Monday, August 16, 2010

New Zealand gets the Kindle. Non-Amazon e-books for Kindle - how to get them

New Zealand is finally getting the Kindle 3
, according to this report by Stuff in New Zealand and the linked Amazon product page.

 The Kindle will be meeting Whitcoulls' Kobo e-reader head-on there, and the Stuff news reporter believes the company PR that the Kobo "appears to have a much larger range of e-books available; more than two million [books]," but this includes the 500,000 free Google Books and the 30,000 Project Gutenberg books.   The free Google Books are also available for the Kindle in two ways - see:

1. How to get a free Google book converted to Kindle format (for free, by the Retroread site, or with the flexible free utility Calibre), and also

2. check out how to download to the Kindle the Project Gutenberg Magic Catalog of 30,000 free e-books which allows Kindle owners to browse and search the catalog and then click to download what they want in Kindle's "MOBI" format (with no download charges in both cases).

  A thorough review of the Kobo is at Laptop Magazine, and what is unusual is that it will be more expensive than the Kindle while having no 3G or WiFi features, no built-in dictionary, no Search feature, no highlighting and notes and it is much criticized for being unusually slow, even for an e-Ink reader.  How this unit stays at all competitive now unless the company upgrades the unit is a real question.  Its website has a comparison chart that has not modified the Nook or Kindle pricing though they've been lowered for about 3 weeks.

Stuff has some good news for New Zealanders in that Martin Taylor, the director of the Digital Publishing Forum says the group expects to launch a digital warehouse that would let publishers manage and distribute e-books in the next few months.
  "We're working with about 40 local publishers who have put their hands up and I would guess hundreds, possibly a thousand, New Zealand books will be available [through the warehouse], {which will} broker with e-book distributors on behalf of publishers and the forum is in talks with several e-book retailers now, including Amazon and Whitcoulls.

Many other sources for free e-books direct to the Kindle at no charge are also mentioned at the Finding Free Kindle Books and Sources page, which I'll redo soon, as it's not well-organized for all the info that's there.  That info is on most footers of the blog articles here.

Kindle 3   (UK: Kindle 3),   DX Graphite

Check often: Temporarily-free late-listed non-classics or recently published ones
  Guide to finding Free Kindle books and Sources.  Top 100 free bestsellers.
    Also, UK customers should see the UK store's Top 100 free bestsellers. Below are ways to Share this post if you'd like others to see it.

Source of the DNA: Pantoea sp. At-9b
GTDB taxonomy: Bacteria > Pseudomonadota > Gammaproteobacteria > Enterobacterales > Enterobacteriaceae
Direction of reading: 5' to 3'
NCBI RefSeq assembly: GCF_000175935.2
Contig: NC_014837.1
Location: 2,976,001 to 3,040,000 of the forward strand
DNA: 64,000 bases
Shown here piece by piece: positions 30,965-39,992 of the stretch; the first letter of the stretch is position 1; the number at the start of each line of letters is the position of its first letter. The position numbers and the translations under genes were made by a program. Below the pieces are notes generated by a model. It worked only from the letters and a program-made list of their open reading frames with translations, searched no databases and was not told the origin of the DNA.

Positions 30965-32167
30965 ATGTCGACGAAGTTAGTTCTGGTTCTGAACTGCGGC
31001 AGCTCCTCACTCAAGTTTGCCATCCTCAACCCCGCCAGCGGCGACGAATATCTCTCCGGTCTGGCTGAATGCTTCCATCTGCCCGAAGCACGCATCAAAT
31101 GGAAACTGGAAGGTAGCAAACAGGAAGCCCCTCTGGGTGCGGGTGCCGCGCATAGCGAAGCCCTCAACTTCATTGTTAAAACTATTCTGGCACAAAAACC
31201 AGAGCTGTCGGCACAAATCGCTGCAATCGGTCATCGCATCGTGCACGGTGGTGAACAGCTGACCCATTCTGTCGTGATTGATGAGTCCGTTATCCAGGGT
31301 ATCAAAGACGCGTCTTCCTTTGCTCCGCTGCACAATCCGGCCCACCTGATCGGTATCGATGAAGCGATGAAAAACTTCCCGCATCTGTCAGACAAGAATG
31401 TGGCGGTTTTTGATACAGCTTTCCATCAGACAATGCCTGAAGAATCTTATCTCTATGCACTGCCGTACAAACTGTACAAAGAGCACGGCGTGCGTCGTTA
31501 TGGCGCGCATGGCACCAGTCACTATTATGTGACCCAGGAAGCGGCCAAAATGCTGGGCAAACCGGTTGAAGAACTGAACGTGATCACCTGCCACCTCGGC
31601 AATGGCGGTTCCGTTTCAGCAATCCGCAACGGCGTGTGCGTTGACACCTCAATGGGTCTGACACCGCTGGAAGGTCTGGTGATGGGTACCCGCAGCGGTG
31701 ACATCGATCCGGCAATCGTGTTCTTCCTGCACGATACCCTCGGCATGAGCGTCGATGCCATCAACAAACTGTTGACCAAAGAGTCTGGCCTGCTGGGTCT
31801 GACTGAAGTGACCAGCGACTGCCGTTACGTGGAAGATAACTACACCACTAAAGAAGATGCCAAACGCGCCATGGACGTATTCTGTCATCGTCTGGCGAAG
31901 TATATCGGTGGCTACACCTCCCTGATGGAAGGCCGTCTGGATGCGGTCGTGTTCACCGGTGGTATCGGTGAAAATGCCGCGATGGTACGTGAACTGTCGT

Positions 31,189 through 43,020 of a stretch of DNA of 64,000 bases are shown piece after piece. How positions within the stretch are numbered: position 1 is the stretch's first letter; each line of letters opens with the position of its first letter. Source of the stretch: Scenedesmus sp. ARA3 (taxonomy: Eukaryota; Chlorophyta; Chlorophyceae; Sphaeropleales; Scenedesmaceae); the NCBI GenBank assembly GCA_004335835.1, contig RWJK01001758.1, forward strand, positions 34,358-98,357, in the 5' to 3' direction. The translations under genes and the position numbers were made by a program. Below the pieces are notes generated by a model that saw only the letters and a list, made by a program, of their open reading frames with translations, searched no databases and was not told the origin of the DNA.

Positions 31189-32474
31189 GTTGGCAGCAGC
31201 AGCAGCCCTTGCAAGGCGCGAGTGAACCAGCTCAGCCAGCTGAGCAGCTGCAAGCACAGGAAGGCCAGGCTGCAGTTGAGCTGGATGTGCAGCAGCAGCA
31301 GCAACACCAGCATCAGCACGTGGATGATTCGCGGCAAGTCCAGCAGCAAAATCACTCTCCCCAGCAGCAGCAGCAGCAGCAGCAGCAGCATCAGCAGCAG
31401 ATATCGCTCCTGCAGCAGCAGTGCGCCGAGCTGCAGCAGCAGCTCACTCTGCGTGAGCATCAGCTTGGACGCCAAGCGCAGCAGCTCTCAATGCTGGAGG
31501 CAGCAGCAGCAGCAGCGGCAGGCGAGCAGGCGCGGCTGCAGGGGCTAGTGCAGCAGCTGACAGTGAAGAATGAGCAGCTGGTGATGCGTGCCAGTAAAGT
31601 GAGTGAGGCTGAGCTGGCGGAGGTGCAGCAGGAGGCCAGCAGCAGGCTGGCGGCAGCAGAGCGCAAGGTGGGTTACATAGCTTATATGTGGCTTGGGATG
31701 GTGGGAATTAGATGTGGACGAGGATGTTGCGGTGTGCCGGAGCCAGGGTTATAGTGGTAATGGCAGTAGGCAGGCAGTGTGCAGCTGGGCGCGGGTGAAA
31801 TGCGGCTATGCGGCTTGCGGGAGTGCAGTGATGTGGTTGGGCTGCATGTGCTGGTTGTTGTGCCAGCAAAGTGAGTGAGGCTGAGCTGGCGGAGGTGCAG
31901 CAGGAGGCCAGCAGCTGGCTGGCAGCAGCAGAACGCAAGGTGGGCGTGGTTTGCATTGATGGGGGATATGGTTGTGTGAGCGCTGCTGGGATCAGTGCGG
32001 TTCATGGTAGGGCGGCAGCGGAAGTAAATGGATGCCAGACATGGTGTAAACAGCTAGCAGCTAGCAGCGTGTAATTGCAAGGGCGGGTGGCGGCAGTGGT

-- The Send to Kindle button works well only on Firefox currently.

Send to Kindle

(Older posts have older Kindle model info. For latest models, see CURRENT KINDLES page. )
If interested, you can also follow my add'l blog-related news at Facebook and Twitter
Questions & feedback are welcome in the Comment areas (tho' spam is deleted). Thanks!


  1. Hi Andrys,
    I live in South Africa and just bought a Kindle DX - magic.
    Still feeling my way around but find your site most helpful.

  2. Adage,
    It really is! I still find I have that reaction to it. Thanks for letting me know the site helps :-)

    If you have a question on anything said, be sure to ask.

  3. I keep sending suggestions to kindle-feedback about adding ePub to the formats their conversion service supports directly. It would give them some interesting metrics as well as providing a convenient solution to Kindle owners.

  4. Tom,
    Maybe because MobiPocket Creator doesn't do that as an official feature yet? Amazon owns MobiPocket and its basic file format is Mobi.

    Most of us use Calibre to convert ePub to Mobi and it's really easy (new visitors to the blog should visit the ePub to Mobi blog entry.

    The Mobi folks would have to work on it (and probably are, whether or not it'll be used). And then of course Amazon owns Lexcycle who does Stanza which uses ePub. So, it's interesting what is making them hesitate.

    Maybe converting ePub to Mobi would encourage people to speak louder to get a change to Adobe's DRM so they could exchange books w/ other readers (in a perfect world, which we don't have even among ePub-Adobe DRM vendors) and that's not best for Amazon's business model?

    Me, I'm uncomfortable with one commercial vendor being the ONE DRM source for all the other companies.

    I wish this could be done through the ePub creators' 'open' system but that's a contradiction :-)


NOTE: TO AVOID SPAM being posted instantly, this blog uses the "DELAY" feature.

Am often away much of the day, and postings won't show up right away. Posts done to use referrer-links may never show up.

Usually, am online enough to release comments within a day though, so the hard-to-read match-text tests for commenting won't be needed this way.

Feedback and questions are welcome. Thanks for participating.

Technical Problems?
If you're having problems leaving a Comment, Google's blogger-help asks that you clear the '' cookies on your browser's Tools or Options menu bar and that will fix the Comment-box problems (until they have a permanent fix).

IF that doesn't work either, then UNcheck the "keep me signed in" box -- Google-help says that should allow your comment to post (it's a workaround to a current bug).
Apologies for the problems.

TIP: There's a size limit. If longer than 3500 characters or so, in a text editor, make two posts out of it.

[Valid RSS]